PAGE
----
Eggs are a potent symbol of life, renewal and rebirth dating back millennia. The egg was adopted by early Christians as a symbol of the resurrection of Jesus Christ. The hard shell of the egg represented the tomb and the emerging chick represented Jesus, who triumphed over death.
The tradition of eating eggs on Easter is tied to Lent, the six-week period before Easter during which Christians traditionally abstained from all animal products, including meat, dairy and eggs. Because chickens continued to lay eggs throughout Lent, people would hard-boil the eggs, decorate them and save them for Easter.
The modern tradition of eating chocolate eggs at Easter is a fun, kid-friendly twist on this ancient religious ritual, which is thought to have originated in Europe during the early 19th century. However, it could date back even further to the Wiccans, who used to bury coloured eggs symbolising their hope for bountiful crops and new flora in the coming year. The bunny represents new life because of its reproduction prowess.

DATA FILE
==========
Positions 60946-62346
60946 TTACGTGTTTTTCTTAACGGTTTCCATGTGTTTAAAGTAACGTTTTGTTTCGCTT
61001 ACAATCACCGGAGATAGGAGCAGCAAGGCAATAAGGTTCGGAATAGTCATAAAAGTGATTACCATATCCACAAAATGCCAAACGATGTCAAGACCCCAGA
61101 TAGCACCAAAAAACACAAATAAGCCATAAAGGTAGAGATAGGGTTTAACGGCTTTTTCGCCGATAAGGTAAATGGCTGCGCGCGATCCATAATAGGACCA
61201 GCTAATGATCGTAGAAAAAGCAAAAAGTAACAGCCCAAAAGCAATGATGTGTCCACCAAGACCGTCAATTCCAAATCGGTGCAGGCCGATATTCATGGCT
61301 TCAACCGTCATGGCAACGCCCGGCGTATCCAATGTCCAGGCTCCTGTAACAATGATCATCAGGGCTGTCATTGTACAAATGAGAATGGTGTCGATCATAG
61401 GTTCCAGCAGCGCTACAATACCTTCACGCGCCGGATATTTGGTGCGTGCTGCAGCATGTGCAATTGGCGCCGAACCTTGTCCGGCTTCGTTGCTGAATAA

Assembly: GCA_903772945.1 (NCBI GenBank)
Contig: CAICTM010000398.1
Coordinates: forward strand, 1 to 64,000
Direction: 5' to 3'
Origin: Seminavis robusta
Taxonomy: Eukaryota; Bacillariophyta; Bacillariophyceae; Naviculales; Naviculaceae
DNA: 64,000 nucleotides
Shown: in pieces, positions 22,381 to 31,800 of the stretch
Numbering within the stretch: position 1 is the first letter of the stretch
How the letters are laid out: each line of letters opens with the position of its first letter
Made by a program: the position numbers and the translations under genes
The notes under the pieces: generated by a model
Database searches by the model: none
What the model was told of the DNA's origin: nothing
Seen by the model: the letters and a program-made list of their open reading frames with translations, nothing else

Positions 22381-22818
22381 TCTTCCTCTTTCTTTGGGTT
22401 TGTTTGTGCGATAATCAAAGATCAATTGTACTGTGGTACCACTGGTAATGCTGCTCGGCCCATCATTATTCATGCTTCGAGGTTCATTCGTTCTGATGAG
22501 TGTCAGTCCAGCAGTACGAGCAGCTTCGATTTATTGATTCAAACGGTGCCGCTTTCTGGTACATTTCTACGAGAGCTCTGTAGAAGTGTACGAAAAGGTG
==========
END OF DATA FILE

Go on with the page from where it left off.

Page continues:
The reason Easter’s date changes each year is because it’s based on the Pagan solar calendar. Pagans would celebrate the new season on the Sunday after the first full moon of the northern spring equinox. Also celebrated at this time was Eostre, the goddess of dawn.
Today we celebrate with hot cross buns on Good Friday and chocolate eggs on Easter Sunday. We can hardly wait, can you?